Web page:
In 2001, plaintiff James A. Castleman was charged with, and pled guilty to, charges of misdemeanor domestic abuse towards the mother of his child. A few years later, federal agents discovered Castleman was illegally trafficking and possessing firearms. He was indicted on multiple charges, including violation of the Lautenberg Amendment (which prohibits convicted domestic abusers from possessing firearms) due to his prior conviction for misdemeanor domestic abuse.
Voisine v. United States involved a challenge to the federal law that prohibits individuals convicted of misdemeanor assault or domestic violence from owning guns. In Voisine, two men previously convicted under Maine law for misdemeanor domestic violence – one hit his girlfriend while drunk and the other pushed his wife into a wall – were arrested and convicted of unlawful gun possession. Police had arrested one of the men for shooting a bald eagle, and the other for owning six guns, which were discovered as part of a drug investigation.
Peruta v. County of San Diego was a challenge to San Diego County's permitting system for concealed carry of weapons (CCW). California state law prohibits the open carry of loaded firearms, but allows for concealed carry with a permit issued by local law enforcement to applicants who meet certain basic requirements, such as passing a background check and demonstrating a "good cause" for carrying guns in public. "Good cause" reasons may include personal protection related to individual business or occupations.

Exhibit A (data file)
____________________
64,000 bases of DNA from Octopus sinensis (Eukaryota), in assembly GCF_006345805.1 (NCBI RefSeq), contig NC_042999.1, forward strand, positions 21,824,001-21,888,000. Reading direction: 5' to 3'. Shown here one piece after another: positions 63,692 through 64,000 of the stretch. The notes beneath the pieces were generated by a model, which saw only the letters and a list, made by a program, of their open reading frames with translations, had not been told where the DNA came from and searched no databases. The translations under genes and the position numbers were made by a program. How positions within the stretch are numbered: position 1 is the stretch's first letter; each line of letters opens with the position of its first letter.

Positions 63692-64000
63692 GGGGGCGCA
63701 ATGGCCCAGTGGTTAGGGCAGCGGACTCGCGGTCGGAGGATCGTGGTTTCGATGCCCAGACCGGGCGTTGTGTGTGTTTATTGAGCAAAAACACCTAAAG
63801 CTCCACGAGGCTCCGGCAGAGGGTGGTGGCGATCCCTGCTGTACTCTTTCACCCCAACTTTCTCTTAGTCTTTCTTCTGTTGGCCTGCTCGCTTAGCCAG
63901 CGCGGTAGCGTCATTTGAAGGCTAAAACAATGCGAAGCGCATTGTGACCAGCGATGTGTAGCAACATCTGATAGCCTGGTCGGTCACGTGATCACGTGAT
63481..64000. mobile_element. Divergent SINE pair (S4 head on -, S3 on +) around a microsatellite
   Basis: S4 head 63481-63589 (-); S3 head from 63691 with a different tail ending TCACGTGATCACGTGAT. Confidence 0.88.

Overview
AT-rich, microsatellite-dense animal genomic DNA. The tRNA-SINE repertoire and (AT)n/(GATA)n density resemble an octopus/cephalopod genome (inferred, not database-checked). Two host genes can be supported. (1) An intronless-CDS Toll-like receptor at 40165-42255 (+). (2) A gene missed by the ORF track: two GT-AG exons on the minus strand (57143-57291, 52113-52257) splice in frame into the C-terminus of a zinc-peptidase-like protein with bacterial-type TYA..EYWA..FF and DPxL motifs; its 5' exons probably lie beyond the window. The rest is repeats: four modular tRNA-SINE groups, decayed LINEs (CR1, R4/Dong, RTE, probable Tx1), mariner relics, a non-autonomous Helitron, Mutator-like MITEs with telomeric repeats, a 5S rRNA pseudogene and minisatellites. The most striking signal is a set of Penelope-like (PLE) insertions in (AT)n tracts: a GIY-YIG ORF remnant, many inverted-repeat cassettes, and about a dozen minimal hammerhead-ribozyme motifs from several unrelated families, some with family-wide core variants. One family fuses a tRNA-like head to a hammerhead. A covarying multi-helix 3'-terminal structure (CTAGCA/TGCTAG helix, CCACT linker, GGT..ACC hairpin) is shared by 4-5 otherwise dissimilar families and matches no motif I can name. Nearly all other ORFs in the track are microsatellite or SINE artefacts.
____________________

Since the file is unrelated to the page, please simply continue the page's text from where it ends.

The Brady Campaign to Prevent Gun Violence announced the four questions about gun violence Judge Neil Gorsuch must be able to answer during his confirmation process for the post of U.S. Supreme Court Justice.
Because of your support and the diligence of Brady's legal team and our partners, we've won a huge victory against the gun lobby in Wollschlaeger v. Scott — the case widely known as the "Florida Gag Rule."
Later today, the House will vote on a bill that would allow at-risk former military service members who are currently prohibited from buying guns because they are deemed "mentally incompetent" by the Department of Veterans Affairs to once again buy and possess guns.
Together with their spouses, New Hope Police Officers Beau Schoenhard and Joshua Eernisse today brought suit against Full Metal Gun Shop and its owner Troy Buchholz. The lawsuit alleges that the gun dealer negligently sold a firearm in a straw purchase that was then used by a prohibited, dangerous person in an attack in New Hope’s City Hall. The lawsuit is the first of its kind filed in Minnesota.